Playground Festival 2021: The Report

We recap the sights and sounds of Playground Festival at Rouken Glen Park near Glasgow

Feature by Jamie Wilde | 12 Oct 2021
  • Nile Rodgers live at the SSE Hydro, Glasgow

From a festival-goer's perspective, Playground Festival looked set to be a positive occasion all round. However, as the likes of Optimo publicly disclosed a few days after their festival performance, that wasn’t the case. Festivals should bring music and people together. They should never feel like a “horrible, traumatic experience,” as described in Optimo’s statement following the festival, and the people who operate festivals should make sure those who actually make the festival happen – artists, techs, and front of house staff – are treated properly and paid appropriately.  

The following review of this year’s Playground Festival is written from the first-hand perspective of one festival-goer, and is based on their experience on the third and final day of the festival. [The Skinny]

Upon arriving at Rouken Glen, you’d be forgiven for thinking that you’re about to head out for a Zen Sunday afternoon among the greenery. But around the corner from the plant haven of the garden centre lies an altogether different oasis teeming with live music stages, people, and sodden welly boots. 

Unlike most major festivals, the 10,000-capacity Playground feels congestion free while queuing for entry. The sun’s shining, beers are flowing and there isn’t one three-day-hangover in site from the first flurry past the gates.

Wandering around, the forest stage offers one of the coolest spots on site. It feels similar to Dekmantel in Amsterdam’s leafy suburbs with its hanging trees and captivating music, provided by Glasgow’s WSHOM (We Should Hang Out More) by day and renowned NYC dance trio Body & Soul by night. The festival’s staff seem hospitable too; food vans, beer tents and even toilet queues are a breeze. Some of the security even get in on the act, embracing the spirit of the day by whipping out John Travolta’s Saturday Night Fever moves.

The first acts on stage arrive around 2pm as DJs Andrew Divine and S/A/M warm up the turntables. However, upon my arrival an hour later, Glasgow jazz queen Rebecca Vasmant is at the helm of the playpark stage B2B with DJ Format. Vasmant’s selections of Coltrane-like records open proceedings with virtuosity, much to the delight of the crowd which gathers piece by piece. Bluesy guitar cuts later intertwine with Format’s penchant for hip-hop beats and the DJs’ pairing sets a solid precedent for the day’s remainder.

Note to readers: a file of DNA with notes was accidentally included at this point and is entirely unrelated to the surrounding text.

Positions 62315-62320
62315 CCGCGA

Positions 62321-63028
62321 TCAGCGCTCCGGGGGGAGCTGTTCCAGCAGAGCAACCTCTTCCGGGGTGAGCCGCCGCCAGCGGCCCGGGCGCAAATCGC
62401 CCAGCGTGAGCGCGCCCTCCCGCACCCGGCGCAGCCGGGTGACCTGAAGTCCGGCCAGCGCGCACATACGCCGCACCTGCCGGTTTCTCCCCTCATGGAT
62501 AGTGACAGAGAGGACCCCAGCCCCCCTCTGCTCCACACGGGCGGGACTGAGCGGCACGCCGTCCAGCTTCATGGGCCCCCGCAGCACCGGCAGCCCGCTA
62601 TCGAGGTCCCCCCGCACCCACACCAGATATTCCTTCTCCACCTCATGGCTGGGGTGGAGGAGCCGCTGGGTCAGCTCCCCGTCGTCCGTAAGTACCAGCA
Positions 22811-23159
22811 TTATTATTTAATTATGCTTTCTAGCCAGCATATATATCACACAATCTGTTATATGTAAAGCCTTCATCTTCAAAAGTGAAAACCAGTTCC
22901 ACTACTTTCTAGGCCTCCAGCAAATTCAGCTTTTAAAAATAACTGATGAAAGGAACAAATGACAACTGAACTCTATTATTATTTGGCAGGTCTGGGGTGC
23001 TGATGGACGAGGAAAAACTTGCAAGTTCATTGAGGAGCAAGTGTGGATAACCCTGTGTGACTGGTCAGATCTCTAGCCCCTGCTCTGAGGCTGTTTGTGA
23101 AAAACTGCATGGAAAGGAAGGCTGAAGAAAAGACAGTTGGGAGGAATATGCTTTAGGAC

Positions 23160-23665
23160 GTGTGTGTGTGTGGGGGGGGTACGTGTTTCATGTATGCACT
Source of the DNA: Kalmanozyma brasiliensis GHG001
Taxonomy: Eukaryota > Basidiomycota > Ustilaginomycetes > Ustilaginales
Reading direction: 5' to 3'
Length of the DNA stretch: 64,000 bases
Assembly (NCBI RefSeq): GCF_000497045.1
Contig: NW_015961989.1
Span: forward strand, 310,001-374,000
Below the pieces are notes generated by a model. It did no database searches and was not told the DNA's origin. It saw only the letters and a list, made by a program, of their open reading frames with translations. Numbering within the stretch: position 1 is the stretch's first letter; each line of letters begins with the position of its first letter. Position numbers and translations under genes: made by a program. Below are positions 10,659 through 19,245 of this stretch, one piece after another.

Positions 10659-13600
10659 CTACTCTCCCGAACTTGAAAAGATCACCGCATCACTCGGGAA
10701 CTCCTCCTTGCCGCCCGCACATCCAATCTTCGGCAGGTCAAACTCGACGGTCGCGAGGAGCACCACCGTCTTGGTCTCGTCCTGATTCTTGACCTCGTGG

Equally jazzy are Tom McGuire and the Brassholes. The excellent hometown octet is coherent throughout, using the main stage crowd’s optimism and energy to lift their set even further. Stax-like vocal melodies combine with more modern, Mark Ronson-esque arrangements in the band’s instrumental breakdowns. Glasgow’s answer to Vulfpeck? They may just be.

Franc Moody is next up after a quick food and drink refuel. As daylight fades, Moody’s set synchronizes with the fast-approaching night. Energetic beginnings prick the ears of the crowd before Moody, with his distinct white hair, fires into the infectiously funky tracks Dopamine and Flesh & Blood. Our scattered phone notes simply read: “Franc Moody was s**t hot.”

Another local act, Horse Meat Disco, also shine. Their soul and disco spins are a big hit with the Glasgow crowd – even as the rain begins to make its presence felt – and they warm up the occasion for the legendary act that follows on stage afterwards: Martha Reeves & The Vandellas. As she sets foot on stage, tambourine in hand, the 80-year-old shows the younger acts how live performances should be done. She oozes with joy and surprising energy, shifting between Nowhere to Run, Jimmy Mack and a tremendous cover of Jackie Wilson’s (Your Love Keeps Lifting Me) Higher. Hopefully Martha is still around dancing in Glasgow’s streets as we speak.

The ponchos go on as the rain belts down, while Craig Charles invites the crowd forward and it’s just before 9pm when the first festival faceplant in the mud is witnessed. A Radio 6Music mainstay for his funk and soul knowledge, Charles brings the party with Northern Soul classics and rarities that impress all ages and alleviate the effects of the downpour. 

A quick glance to the right and it’s possible to pick up Razorlight’s set blowing in the wind. Somewhere Else rings out across Rouken Glen; America and Golden Touch are also back catalogue favourites that stand the test of time. Although they’re the misfit lineup selection of the day, their indie sensibilities still gel with the jazz and funk acts surrounding them.

But bringing the ultimate in funk are the night's final act. The non-stop tour de groove of Nile Rodgers & Chic take to the main stage in front of a soaked yet jubilant crowd. The set is as you’d expect – sheer class and danceability from beginning to end – but it’s the sudden realisation of witnessing live music in the flesh again that hits hardest. Seas of smiles ripple throughout the crowd, raised hands and muddy feet move with the beat, thousands of voices chant in unison... to experience the feeling of great live music again is so uplifting. Voices echo into the night as the crowd make their way home. Hands are held and spirits are high – this funky Sunday had that jovial festival feeling.